The European Union’s highest court has dismissed complaints raised by Slovakia and Hungary against a mandatory quota to accept asylum seekers, established as part of efforts to resettle arriving refugees more equally across the bloc.
EU countries agreed in September 2015, at the height of Europe’s migrant crisis, to relocate 160,000 refugees from Greece and Italy over two years. Yet, only approximately 27,700 people have been moved so far.
Slovakia and Hungary’s legal action, which was seeking to have the refugee-sharing scheme annulled, was struck out on the grounds that current EU policy is “proportionate”, a European Court of Justice (ECJ) statement said on Wednesday.
The long-awaited ruling added: “The mechanism actually contributes to enabling Greece and Italy to deal with the impact of the 2015 migration crisis.”
The court’s decision is final and not open to appeal. As a result, European Commission (EC) officials will continue to be able to order member state governments to take in specific quotas of refugees entering the bloc, or risk facing fines.
EU REFUGEE-SHARING SCHEME, BY THE NUMBERS:
According to the UN refugee agency, 125,240 refugees have made the Mediterranean crossing to Europe so far this year – mainly to Italy and Greece.
That is significantly down from the 2016 total of 362,753 and a massive drop compared with the 1,015,078 who arrived by sea during 2015.
That reduction has helped ease the pressure on Italy and Greece, but political strains are still evident.
At the height of the crisis, in 2015, EU leaders forced through a vote to relocate up to 160,000 refugees from Italy and Greece to new homes spread around the EU member states.
It was a bitterly contested policy. Hungary, Czech Republic, Romania and Slovakia all voted against a compulsory relocation scheme, but they were over-ruled.
The UK used a legal exemption to opt out of the scheme. A month after the vote, Poland elected a new right-wing government which promptly refused to cooperate with the EU plan.
But in reality, the prediction of 160,000 turned out to be an overestimate.
Only around 35,000 asylum seekers were actually eligible for relocation – because although Syrians and Eritreans, for example, qualify for asylum, Nigerians, for example, do not.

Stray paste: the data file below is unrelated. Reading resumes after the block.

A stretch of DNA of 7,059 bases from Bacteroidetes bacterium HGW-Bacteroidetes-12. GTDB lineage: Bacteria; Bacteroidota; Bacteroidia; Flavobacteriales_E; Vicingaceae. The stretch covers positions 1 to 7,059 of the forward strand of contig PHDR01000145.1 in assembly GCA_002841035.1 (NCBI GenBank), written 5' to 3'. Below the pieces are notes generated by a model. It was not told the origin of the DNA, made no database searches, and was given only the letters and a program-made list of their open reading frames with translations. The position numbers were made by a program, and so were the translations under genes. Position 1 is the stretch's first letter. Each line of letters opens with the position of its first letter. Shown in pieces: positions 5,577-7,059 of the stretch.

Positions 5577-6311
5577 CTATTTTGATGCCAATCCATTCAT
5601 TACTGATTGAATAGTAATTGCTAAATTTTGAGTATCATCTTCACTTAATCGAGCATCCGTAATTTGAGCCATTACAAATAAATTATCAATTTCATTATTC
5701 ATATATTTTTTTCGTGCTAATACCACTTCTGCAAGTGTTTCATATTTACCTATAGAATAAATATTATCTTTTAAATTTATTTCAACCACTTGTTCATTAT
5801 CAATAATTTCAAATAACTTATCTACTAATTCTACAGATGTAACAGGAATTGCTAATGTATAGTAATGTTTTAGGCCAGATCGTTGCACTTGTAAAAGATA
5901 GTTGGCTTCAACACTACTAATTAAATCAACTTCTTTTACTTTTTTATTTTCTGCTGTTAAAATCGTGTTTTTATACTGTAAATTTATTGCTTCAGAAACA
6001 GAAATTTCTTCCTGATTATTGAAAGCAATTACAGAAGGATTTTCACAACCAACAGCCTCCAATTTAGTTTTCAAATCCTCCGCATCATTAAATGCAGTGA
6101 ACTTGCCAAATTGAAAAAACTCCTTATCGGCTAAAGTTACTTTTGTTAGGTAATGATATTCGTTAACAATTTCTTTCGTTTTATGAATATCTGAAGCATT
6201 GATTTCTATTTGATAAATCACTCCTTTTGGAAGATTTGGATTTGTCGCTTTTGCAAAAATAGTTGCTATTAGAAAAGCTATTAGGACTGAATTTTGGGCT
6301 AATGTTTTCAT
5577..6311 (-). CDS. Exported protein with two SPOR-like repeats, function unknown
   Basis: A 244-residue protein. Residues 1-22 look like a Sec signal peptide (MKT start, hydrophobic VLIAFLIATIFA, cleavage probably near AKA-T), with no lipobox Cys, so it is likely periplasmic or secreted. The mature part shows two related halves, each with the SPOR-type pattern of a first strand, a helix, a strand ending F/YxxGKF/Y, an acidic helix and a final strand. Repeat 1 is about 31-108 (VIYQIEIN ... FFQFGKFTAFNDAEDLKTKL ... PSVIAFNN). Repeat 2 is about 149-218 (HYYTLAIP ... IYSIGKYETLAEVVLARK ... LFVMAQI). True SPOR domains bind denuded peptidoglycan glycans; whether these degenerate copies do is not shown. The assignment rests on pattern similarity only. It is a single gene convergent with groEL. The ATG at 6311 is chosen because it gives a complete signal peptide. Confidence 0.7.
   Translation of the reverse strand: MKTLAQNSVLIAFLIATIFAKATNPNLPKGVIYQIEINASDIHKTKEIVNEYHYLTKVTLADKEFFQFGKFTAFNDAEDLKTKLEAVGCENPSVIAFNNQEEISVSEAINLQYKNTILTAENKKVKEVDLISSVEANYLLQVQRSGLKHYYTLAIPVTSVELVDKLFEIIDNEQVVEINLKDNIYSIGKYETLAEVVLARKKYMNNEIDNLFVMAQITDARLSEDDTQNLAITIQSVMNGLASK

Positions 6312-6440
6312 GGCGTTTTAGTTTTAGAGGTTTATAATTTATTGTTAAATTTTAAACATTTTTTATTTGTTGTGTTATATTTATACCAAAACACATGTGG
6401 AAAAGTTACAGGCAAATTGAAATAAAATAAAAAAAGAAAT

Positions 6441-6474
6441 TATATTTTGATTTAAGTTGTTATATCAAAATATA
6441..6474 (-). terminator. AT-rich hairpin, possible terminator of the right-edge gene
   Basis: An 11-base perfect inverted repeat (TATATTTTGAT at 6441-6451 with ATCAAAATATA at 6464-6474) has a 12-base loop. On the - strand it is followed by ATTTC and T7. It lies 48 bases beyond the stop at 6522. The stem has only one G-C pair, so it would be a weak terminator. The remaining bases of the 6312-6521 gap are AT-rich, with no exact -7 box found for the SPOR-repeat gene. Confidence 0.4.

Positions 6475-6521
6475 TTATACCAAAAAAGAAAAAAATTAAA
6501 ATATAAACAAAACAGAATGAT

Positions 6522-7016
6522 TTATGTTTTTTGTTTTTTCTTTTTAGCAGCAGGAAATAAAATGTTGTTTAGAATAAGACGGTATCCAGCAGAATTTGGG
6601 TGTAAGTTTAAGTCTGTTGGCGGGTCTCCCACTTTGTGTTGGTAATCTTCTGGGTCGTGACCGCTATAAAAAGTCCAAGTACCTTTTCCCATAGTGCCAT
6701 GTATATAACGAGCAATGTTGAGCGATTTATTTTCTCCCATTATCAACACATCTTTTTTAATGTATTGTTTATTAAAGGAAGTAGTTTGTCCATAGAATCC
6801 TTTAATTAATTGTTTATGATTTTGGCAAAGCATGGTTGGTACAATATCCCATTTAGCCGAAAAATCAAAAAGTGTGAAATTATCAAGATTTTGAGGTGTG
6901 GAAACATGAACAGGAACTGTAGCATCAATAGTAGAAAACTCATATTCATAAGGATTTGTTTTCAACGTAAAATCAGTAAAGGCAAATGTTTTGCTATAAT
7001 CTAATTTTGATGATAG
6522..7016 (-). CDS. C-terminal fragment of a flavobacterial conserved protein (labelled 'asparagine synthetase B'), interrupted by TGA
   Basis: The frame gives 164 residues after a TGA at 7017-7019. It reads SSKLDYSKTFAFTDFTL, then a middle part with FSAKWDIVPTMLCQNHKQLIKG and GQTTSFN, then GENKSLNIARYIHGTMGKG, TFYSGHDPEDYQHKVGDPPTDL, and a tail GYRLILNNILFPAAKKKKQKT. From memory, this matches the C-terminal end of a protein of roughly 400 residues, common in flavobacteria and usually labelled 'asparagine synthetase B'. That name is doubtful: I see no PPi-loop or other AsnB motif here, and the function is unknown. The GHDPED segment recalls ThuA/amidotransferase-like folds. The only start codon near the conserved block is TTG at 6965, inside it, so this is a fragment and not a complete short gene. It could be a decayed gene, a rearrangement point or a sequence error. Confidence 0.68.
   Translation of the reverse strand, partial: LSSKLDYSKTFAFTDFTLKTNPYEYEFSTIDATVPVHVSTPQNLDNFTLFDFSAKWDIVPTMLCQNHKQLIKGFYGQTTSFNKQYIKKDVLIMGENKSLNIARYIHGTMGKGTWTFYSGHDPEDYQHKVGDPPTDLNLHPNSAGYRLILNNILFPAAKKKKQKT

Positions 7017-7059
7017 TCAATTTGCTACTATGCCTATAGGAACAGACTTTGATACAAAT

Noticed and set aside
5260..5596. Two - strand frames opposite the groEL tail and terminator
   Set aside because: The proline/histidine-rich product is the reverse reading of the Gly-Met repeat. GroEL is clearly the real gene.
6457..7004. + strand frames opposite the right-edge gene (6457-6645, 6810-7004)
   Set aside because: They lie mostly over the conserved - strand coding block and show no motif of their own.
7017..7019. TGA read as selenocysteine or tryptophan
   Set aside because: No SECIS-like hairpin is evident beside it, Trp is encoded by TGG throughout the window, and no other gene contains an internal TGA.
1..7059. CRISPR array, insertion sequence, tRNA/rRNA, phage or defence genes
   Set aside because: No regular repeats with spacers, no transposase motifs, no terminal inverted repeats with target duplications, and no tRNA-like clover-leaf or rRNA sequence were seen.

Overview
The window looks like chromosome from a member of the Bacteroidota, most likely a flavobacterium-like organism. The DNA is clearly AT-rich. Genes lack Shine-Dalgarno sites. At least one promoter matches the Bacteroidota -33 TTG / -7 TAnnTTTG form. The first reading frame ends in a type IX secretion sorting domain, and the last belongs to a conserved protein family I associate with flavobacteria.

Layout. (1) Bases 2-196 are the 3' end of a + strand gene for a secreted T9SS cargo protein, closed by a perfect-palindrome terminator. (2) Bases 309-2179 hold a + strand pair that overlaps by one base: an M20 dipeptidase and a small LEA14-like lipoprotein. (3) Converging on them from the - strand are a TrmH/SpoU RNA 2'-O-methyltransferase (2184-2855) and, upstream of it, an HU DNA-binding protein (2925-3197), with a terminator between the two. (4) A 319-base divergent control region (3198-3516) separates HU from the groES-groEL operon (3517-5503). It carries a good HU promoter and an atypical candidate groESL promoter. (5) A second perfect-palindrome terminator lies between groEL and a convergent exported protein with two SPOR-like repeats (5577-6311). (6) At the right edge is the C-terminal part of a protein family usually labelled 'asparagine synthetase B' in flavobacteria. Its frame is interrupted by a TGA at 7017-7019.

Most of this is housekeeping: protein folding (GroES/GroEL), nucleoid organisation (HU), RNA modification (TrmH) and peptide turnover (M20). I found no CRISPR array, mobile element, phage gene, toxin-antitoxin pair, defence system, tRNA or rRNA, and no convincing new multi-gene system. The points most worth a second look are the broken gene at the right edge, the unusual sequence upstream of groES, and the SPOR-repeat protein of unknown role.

To date, approximately 27,000 of the eligible refugees have now been relocated. That’s more than 75 percent, but countries’ willingness to participate remains patchy.
Malta, Latvia and also Norway have taken in their full quota of refugees from Greece.
Finland, Lithuania and Luxembourg have achieved more than 80 percent of their quotas.
Austria, Hungary and Poland still have not accepted any asylum seekers.
The Czech Republic has not relocated anyone since August 2016. Slovakia has taken in just 16 refugees and Liechtenstein just 10.
‘Stick to the ruling’
The verdict was welcomed by top European officials.
“ECJ confirms relocation scheme valid. Time to work in unity and implement solidarity in full,” said EU Migration Commissioner Dimitris Avramopoulos.
Ska Keller, the lead parliamentarian on the scheme, said the verdict means “there is no excuse” for EU states not to share refugees from Greece and Italy as they have committed to do.
German officials were also quick to announce their support for the ruling, with Sigmar Gabriel, the foreign minister, encouraging member states to act swiftly following the decision.
“It is right to clarify questions legally if there is doubt. But now we can expect all European partners to stick to the ruling and implement the agreements without delay,” he said.
‘Appalling and irresponsible’
Slovakia’s Prime Minister Robert Fico said his country respected the court’s judgement, adding, however, that its critical stance on the quota system and the migrants “has not changed at all”.
“We will continue to work on having solidarity expressed in different ways other than forcing [on us] migrants from other countries that don’t want to be here anyway,” he said.
Hungary strongly condemned the ECJ’s verdict.
Peter Szijjartom, the nation’s foreign minister, claimed the decision was made on political rather than legal considerations and “jeopardises the security and future of all of Europe”.
“The Hungarian government considers today’s decision by the European court to be appalling and irresponsible,” he said.
Al Jazeera’s Sonia Gallego, reporting from Budapest, confirmed Hungary is now seeking $470m of compensation for border reinforcements developed since the scheme was introduced, including razor wire fencing and the employment of 3,000 guards.
The EU has agreed to examine the request, though how Hungary reached the precise figure remains unclear.
The compulsory relocation scheme was backed by a majority of EU member states but was rejected by Slovakia, the Czech Republic, Romania and Hungary.
Kati Piri, a member of the European Parliament for the Netherlands, predicted that disputes over migration would continue in the bloc regardless of the ECJ’s ruling.
“The political battle has not yet been finished,” she told Al Jazeera in Brussels.
“We know the European Union is divided on these issues, especially [between] the member states in the east, who would like to take in many less refugees, [and] the member states in the west,” she added.
The EU executive is now believed to be ready to institute court proceedings within weeks that could lead to fines for member states not complying with the scheme.
“If the member states that have not relocated at all or not for a long time do not change their approach in the coming weeks, we should then consider to take the last step in the infringement procedure, taking Poland, Hungary and the Czech Republic to the ECJ,” said Avramopoulos.
Slovakia is not included in the legal action. It recently agreed to host a few refugees.